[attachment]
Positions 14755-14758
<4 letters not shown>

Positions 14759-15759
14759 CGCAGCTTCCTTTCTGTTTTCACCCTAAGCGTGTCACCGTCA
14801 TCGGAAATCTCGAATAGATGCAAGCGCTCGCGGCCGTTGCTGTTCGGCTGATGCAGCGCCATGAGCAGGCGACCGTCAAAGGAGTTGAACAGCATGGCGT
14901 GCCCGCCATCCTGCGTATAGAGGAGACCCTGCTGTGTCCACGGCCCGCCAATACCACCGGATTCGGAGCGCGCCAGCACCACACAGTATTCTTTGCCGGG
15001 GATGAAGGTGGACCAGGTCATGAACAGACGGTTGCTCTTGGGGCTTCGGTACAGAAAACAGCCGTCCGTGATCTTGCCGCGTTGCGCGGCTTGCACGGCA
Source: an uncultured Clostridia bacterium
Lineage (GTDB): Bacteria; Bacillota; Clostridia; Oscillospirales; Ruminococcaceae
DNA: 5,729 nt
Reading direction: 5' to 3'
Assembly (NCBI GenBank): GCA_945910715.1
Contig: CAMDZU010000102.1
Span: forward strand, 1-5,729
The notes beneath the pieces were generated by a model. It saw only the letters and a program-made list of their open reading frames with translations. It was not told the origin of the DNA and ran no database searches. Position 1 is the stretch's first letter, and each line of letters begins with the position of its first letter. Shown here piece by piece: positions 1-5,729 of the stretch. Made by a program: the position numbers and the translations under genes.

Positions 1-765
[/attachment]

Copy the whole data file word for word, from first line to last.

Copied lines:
Positions 14755-14758
<4 letters not shown>

Positions 14759-15759
14759 CGCAGCTTCCTTTCTGTTTTCACCCTAAGCGTGTCACCGTCA
14801 TCGGAAATCTCGAATAGATGCAAGCGCTCGCGGCCGTTGCTGTTCGGCTGATGCAGCGCCATGAGCAGGCGACCGTCAAAGGAGTTGAACAGCATGGCGT
14901 GCCCGCCATCCTGCGTATAGAGGAGACCCTGCTGTGTCCACGGCCCGCCAATACCACCGGATTCGGAGCGCGCCAGCACCACACAGTATTCTTTGCCGGG
15001 GATGAAGGTGGACCAGGTCATGAACAGACGGTTGCTCTTGGGGCTTCGGTACAGAAAACAGCCGTCCGTGATCTTGCCGCGTTGCGCGGCTTGCACGGCA
Source: an uncultured Clostridia bacterium
Lineage (GTDB): Bacteria; Bacillota; Clostridia; Oscillospirales; Ruminococcaceae
DNA: 5,729 nt
Reading direction: 5' to 3'
Assembly (NCBI GenBank): GCA_945910715.1
Contig: CAMDZU010000102.1
Span: forward strand, 1-5,729
The notes beneath the pieces were generated by a model. It saw only the letters and a program-made list of their open reading frames with translations. It was not told the origin of the DNA and ran no database searches. Position 1 is the stretch's first letter, and each line of letters begins with the position of its first letter. Shown here piece by piece: positions 1-5,729 of the stretch. Made by a program: the position numbers and the translations under genes.

Positions 1-765